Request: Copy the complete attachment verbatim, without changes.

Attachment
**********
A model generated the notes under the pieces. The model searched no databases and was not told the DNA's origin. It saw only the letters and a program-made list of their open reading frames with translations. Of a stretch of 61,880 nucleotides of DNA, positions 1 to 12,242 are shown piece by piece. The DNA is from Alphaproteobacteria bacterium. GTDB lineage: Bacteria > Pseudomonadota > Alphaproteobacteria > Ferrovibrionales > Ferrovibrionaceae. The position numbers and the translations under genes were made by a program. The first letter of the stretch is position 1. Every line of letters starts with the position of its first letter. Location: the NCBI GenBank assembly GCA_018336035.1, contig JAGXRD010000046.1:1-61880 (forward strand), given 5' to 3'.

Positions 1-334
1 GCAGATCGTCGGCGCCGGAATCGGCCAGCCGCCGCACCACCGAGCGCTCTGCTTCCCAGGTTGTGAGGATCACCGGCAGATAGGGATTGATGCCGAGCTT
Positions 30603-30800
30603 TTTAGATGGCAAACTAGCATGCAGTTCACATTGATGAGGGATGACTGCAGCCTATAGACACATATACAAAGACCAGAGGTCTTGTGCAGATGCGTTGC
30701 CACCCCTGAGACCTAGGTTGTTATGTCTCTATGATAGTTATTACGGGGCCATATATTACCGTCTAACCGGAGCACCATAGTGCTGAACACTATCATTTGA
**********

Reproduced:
A model generated the notes under the pieces. The model searched no databases and was not told the DNA's origin. It saw only the letters and a program-made list of their open reading frames with translations. Of a stretch of 61,880 nucleotides of DNA, positions 1 to 12,242 are shown piece by piece. The DNA is from Alphaproteobacteria bacterium. GTDB lineage: Bacteria > Pseudomonadota > Alphaproteobacteria > Ferrovibrionales > Ferrovibrionaceae. The position numbers and the translations under genes were made by a program. The first letter of the stretch is position 1. Every line of letters starts with the position of its first letter. Location: the NCBI GenBank assembly GCA_018336035.1, contig JAGXRD010000046.1:1-61880 (forward strand), given 5' to 3'.

Positions 1-334
1 GCAGATCGTCGGCGCCGGAATCGGCCAGCCGCCGCACCACCGAGCGCTCTGCTTCCCAGGTTGTGAGGATCACCGGCAGATAGGGATTGATGCCGAGCTT
Positions 30603-30800
30603 TTTAGATGGCAAACTAGCATGCAGTTCACATTGATGAGGGATGACTGCAGCCTATAGACACATATACAAAGACCAGAGGTCTTGTGCAGATGCGTTGC
30701 CACCCCTGAGACCTAGGTTGTTATGTCTCTATGATAGTTATTACGGGGCCATATATTACCGTCTAACCGGAGCACCATAGTGCTGAACACTATCATTTGA